1,000 researchers, 400 reports on fusion progress
Conference kickoff began with a Native American blessing and dance. The blessing was to celebrate the work of fusion researchers to learn from the wisdom of the Earth and the Universe in harnessing natural energy to create a clean energy supply.
Nearly 1,000 of the world's preeminent fusion researchers from 45 countries gathered last week in San Diego to discuss the latest advances
in fusion energy. The 24th International Atomic Energy Agency Fusion Energy Conference, organized by the IAEA in cooperation with the U.S. Department of Energy and General Atomics, aims to "provide a forum for the discussion of key physics and technology issues as well as innovative concepts of direct relevance to fusion as a source of nuclear energy.''
Those in attendance in San Diego included Nobel Prize-winning physicist Burton Richter; Physicist Steven Cowley, CEO of the United Kingdom's Atomic Energy Authority; Frances Chen, a plasma physicist and UCLA professor emeritus who wrote the book An Indispensable Truth: How Fusion Power Can Save the Planet; and keynote speaker William Brinkman, director of the Office of Science in the US Department of Energy.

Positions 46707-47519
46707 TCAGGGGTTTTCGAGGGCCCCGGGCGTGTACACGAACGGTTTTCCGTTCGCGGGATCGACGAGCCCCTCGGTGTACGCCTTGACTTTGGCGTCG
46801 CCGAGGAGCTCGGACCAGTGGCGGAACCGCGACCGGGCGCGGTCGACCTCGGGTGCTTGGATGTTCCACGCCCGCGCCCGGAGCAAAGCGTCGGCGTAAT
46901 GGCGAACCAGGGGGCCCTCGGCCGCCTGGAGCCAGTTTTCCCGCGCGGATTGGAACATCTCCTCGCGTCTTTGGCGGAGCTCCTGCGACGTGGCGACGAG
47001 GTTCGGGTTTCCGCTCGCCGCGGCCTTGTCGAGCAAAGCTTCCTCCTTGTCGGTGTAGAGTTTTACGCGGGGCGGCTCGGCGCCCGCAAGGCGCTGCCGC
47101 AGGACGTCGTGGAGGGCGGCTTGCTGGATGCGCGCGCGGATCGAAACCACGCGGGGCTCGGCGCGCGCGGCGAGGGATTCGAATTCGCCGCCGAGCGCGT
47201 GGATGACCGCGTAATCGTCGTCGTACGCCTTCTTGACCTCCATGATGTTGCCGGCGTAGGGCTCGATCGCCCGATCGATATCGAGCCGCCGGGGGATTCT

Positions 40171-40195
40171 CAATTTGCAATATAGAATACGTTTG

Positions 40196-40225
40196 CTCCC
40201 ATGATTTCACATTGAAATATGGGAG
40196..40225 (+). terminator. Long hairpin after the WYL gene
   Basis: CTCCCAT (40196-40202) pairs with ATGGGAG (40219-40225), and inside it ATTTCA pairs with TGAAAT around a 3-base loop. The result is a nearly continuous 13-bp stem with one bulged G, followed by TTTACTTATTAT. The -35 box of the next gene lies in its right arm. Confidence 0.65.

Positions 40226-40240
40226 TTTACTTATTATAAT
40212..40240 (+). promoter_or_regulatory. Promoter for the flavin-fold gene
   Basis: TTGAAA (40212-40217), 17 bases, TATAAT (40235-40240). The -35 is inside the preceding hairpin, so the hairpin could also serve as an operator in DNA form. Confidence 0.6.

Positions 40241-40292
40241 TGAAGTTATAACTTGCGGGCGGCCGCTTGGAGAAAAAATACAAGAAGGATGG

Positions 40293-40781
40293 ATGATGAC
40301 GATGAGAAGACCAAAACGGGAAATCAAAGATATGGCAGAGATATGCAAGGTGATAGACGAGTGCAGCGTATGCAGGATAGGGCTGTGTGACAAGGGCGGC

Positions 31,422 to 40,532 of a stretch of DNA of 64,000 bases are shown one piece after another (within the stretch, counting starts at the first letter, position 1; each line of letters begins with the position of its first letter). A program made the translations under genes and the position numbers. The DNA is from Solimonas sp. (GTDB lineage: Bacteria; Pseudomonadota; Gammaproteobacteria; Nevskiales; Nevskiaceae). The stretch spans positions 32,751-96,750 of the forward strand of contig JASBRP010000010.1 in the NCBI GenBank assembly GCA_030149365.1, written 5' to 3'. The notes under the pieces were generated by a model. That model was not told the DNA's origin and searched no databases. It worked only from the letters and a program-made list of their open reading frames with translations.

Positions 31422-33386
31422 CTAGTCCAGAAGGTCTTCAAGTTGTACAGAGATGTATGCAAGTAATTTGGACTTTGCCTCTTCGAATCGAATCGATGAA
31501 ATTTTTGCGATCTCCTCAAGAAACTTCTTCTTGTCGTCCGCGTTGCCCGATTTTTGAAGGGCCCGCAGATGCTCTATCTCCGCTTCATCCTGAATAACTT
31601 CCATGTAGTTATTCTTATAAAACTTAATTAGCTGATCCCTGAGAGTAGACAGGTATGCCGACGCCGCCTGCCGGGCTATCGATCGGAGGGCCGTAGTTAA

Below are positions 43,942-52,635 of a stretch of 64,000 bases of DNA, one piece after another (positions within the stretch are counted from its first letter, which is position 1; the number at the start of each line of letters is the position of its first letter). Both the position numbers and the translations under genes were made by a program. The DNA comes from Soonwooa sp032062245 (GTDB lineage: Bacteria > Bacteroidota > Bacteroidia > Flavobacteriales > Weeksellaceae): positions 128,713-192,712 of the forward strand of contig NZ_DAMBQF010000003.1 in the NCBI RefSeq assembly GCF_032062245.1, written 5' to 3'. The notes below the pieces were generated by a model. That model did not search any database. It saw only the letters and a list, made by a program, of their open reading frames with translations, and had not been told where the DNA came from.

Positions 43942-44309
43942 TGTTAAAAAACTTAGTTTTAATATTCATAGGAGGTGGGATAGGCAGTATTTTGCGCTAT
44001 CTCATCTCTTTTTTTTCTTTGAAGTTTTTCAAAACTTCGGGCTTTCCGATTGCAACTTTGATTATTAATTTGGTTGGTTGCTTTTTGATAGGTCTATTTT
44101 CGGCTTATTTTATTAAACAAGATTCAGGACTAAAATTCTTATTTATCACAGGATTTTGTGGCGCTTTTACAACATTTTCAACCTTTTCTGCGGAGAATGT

ITER Director-General Motojima gave the overview talk in the opening scientific session on Monday 8 October and ITER played centre stage throughout the conference, with more than 20 members of staff present providing as many scientific papers and posters (the ITER Domestic Agencies, for their part, contributed 54 papers to the conference).
While acknowledging the difficulties in the implementation of the project which the ITER Organization and Domestic Agencies are tackling, delegates to the conference welcomed the significant technical progress in ITER design and construction activities which were reported in the ITER presentations.
At a "Town Meeting" on the prospects for burning plasma studies at ITER that was arranged by the local organizers of the conference, presentations by Rich Hawryluk (Deputy Director-General and director of the Department for Administration) and David Campbell (director of the Plasma Operation Directorate) were particularly well received.
At the stand of the Korean National Fusion Research Institute, a promise to ''amaze the world.''
Overall, the atmosphere was highly supportive of the ITER Project and a substantial fraction of the presentations made at the conference were linked in one way or another to addressing ITER's R&D priorities.
Significant progress was reported in areas such as the use of all-metal plasma-facing components and the associated plasma-wall interaction issues, disruption mitigation, ELM control, H-mode access, and confinement. Plans presented for future R&D activities in the major fusion facilities continued to reflect a close link to physics areas which are key to ITER's success.
Click here to view the conference coverage on KUSI local news channel.
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